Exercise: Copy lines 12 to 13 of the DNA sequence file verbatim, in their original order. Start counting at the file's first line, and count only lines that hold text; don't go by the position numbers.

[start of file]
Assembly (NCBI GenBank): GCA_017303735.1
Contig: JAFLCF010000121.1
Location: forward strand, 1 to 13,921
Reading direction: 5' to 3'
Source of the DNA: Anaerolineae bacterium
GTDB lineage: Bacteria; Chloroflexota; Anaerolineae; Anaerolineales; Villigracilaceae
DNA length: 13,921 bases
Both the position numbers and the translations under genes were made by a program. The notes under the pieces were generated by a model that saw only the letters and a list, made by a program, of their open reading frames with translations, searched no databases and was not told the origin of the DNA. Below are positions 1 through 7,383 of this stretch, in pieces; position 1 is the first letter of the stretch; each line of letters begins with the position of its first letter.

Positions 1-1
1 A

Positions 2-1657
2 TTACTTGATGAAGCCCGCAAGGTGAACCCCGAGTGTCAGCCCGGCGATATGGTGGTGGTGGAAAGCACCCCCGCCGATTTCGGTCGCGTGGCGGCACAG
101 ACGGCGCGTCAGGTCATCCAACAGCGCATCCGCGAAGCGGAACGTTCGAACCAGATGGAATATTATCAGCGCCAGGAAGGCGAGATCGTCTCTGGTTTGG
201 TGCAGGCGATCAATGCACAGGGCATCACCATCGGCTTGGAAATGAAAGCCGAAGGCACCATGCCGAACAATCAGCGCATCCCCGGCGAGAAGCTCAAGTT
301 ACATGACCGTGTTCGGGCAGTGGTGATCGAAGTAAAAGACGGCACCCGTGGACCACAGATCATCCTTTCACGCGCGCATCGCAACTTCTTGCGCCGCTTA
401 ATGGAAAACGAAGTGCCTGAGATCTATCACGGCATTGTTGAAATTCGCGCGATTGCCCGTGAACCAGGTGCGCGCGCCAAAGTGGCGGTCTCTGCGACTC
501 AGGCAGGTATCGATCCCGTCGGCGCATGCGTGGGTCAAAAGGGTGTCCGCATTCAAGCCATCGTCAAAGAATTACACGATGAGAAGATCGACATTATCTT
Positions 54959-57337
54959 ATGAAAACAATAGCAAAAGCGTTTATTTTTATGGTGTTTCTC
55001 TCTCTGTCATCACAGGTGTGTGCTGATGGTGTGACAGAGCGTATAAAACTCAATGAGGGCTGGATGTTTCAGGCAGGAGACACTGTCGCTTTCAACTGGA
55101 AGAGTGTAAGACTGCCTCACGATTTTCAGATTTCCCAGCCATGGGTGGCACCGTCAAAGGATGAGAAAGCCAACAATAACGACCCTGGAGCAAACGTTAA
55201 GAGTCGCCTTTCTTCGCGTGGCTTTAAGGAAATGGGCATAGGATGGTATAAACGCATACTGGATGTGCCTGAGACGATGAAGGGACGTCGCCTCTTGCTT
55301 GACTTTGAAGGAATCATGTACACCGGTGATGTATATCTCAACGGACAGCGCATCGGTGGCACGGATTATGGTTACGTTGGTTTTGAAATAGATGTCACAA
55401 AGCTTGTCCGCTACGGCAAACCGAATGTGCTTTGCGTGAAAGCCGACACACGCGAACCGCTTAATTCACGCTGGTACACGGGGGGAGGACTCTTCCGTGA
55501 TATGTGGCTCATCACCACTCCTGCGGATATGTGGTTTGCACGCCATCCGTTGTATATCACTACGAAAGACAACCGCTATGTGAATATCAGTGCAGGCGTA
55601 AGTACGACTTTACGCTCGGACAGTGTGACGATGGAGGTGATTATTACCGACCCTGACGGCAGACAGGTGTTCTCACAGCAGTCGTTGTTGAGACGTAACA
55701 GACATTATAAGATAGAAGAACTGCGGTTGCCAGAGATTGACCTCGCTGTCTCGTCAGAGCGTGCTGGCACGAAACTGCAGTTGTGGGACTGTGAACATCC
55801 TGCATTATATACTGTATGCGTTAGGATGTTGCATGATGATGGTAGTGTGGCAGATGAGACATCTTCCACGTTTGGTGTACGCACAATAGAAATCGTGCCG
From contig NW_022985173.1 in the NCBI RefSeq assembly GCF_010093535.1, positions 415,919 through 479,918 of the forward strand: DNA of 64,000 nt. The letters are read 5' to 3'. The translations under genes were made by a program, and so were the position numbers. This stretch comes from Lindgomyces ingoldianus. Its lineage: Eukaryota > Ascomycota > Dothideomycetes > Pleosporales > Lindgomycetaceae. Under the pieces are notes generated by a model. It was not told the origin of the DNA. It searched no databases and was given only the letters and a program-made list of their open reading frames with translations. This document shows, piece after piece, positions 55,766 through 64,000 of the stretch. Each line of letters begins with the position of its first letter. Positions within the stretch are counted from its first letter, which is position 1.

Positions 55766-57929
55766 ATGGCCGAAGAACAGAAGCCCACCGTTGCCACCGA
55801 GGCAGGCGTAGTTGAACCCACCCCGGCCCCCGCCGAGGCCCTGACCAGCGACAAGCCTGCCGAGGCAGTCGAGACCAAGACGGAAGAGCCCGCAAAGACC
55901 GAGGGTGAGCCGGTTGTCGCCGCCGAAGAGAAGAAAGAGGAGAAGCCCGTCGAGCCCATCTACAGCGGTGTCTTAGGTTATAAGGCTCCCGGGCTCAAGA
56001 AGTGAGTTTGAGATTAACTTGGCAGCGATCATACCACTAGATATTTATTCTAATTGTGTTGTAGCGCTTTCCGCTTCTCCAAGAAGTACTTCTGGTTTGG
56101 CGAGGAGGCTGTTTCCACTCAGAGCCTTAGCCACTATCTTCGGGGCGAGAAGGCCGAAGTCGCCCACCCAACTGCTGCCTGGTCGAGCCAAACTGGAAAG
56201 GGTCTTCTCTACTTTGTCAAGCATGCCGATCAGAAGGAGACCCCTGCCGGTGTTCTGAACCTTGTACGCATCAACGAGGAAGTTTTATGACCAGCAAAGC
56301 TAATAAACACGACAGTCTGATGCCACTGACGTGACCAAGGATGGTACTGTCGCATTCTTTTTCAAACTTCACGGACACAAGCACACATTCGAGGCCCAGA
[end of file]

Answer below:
2 TTACTTGATGAAGCCCGCAAGGTGAACCCCGAGTGTCAGCCCGGCGATATGGTGGTGGTGGAAAGCACCCCCGCCGATTTCGGTCGCGTGGCGGCACAG
101 ACGGCGCGTCAGGTCATCCAACAGCGCATCCGCGAAGCGGAACGTTCGAACCAGATGGAATATTATCAGCGCCAGGAAGGCGAGATCGTCTCTGGTTTGG